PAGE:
Your article in the November/December issue on how habits of perception and brain functioning are essential for so much of the success of magic tricks [“Mind over Magic?” by Stephen L. Macknik and Susana Martinez-Conde, with Sandra Blakeslee] was fascinating to me. It reminded me of an interesting observation about magic I accidentally made back in the 1970s. 

I was watching a television special by magician Doug Henning. Normally I’m the perfect audience for magic tricks; I go with the flow and gasp in amazement. But this time, after half an hour, I turned off the TV, bored, because I saw a probable opening for each illusion.

Why the change? I was tired, and so I was lying on my side to watch the show, with my head horizontal instead of vertical. I realized that our habits of perceptual construction are almost always learned and reinforced while we are in an upright position. Somehow lying down did not provide the implicit body cues associated with all those learned expectations, so my attention was not led in the normal way.

I have tried it a few times since, and I do not recommend it if you want to enjoy magic shows!

Charles T. Tart
Palo Alto, California

I applaud Jonathan Shedler’s emphasis on the tremendous value of psychodynamic therapy in your November/December issue’s “Getting to Know Me.”

I have been a psychiatrist and psychoanalyst for more than three decades, and I have seen many people greatly helped by this method of treatment.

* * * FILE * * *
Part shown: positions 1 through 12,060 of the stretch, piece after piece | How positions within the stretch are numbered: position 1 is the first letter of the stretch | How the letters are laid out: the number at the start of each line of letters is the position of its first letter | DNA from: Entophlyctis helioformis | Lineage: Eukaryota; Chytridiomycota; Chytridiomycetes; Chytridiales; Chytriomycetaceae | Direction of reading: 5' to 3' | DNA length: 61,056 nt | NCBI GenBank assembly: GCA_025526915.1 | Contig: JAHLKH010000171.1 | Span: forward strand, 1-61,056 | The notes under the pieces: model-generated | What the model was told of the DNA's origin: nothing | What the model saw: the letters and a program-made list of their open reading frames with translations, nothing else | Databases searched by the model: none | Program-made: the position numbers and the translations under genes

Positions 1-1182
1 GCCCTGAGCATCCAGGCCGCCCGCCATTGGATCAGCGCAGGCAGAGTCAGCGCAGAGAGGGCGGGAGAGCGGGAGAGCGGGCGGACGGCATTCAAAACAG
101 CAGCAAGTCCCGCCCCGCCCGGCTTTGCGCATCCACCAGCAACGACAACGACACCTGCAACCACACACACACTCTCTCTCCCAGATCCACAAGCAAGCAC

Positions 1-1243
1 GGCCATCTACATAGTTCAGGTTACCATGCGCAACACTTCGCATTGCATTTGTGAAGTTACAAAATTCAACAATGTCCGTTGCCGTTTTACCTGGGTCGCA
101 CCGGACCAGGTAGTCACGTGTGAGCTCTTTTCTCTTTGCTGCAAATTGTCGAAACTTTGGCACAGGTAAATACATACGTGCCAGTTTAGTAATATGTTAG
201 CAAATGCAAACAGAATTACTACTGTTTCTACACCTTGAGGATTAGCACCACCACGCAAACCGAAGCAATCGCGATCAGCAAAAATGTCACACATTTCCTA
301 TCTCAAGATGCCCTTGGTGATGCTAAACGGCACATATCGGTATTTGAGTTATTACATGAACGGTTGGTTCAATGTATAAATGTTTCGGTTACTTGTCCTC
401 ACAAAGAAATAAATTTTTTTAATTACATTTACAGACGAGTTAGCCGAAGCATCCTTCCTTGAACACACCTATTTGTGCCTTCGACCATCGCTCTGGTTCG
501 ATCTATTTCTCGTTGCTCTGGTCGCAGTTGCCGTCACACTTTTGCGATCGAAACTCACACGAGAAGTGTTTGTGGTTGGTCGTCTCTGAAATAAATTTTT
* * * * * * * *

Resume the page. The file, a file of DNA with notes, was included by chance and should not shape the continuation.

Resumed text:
But I also have seen many people helped immensely by psychoanalysis, which is by no means a method of treatment only of “yesteryear.” Many young therapists are still studying and practicing psychoanalysis as well as psychodynamic psychotherapy. Many hundreds of analysts have added to Freud’s pioneering ideas over the past century.

Yet I must reiterate that I am grateful that your article was so positive about the reality and value of psychodynamic psychotherapy.

Landrum S. Tucker, Jr.
Psychoanalytic Institute of the Carolinas
Chapel Hill, N.C.

I initially welcomed the article on psychodynamic therapy in the last issue. It started with gusto and provided a succinct and informative overview of its key principles and techniques and the most recent evidence for its efficacy.

Regrettably, however, the article was compromised by an ongoing comparison to a description of cognitive-behavior therapy (CBT) that was ill informed and inaccurate. CBT does not “seek to persuade” patients, nor is it focused on “mental illness” but on people seeking help for distress.

Contrary to the impressions in Shedler’s article, CBT is based around a collaborative relationship between the therapist and client, who develop a shared understanding of the links between thoughts, feelings, behaviors, other people, and the unconscious rules and assumptions of the client. CBT therapists are consistently rated as having the strongest therapeutic alliances with their clients compared with other therapists.

The article gave the impression that psychodynamic therapy has a larger effect size than CBT from “one major study” that is not referenced. This is not a fair reflection of the literature. Differences between the effectiveness of different therapies are rarely identified, but still, a range of reviews points to the advantages of CBT over psychodynamic therapy.

Psychodynamic therapy has its own scientific foundations and appeal and therefore should not have to rely on an argument against a straw man in the form of a caricature of CBT nor on a selective review of the literature to make its case as a viable contemporary therapy. This only serves to isolate the field further and miss the opportunity to provide a shared vision of psychotherapy that could truly benefit a wide range of people.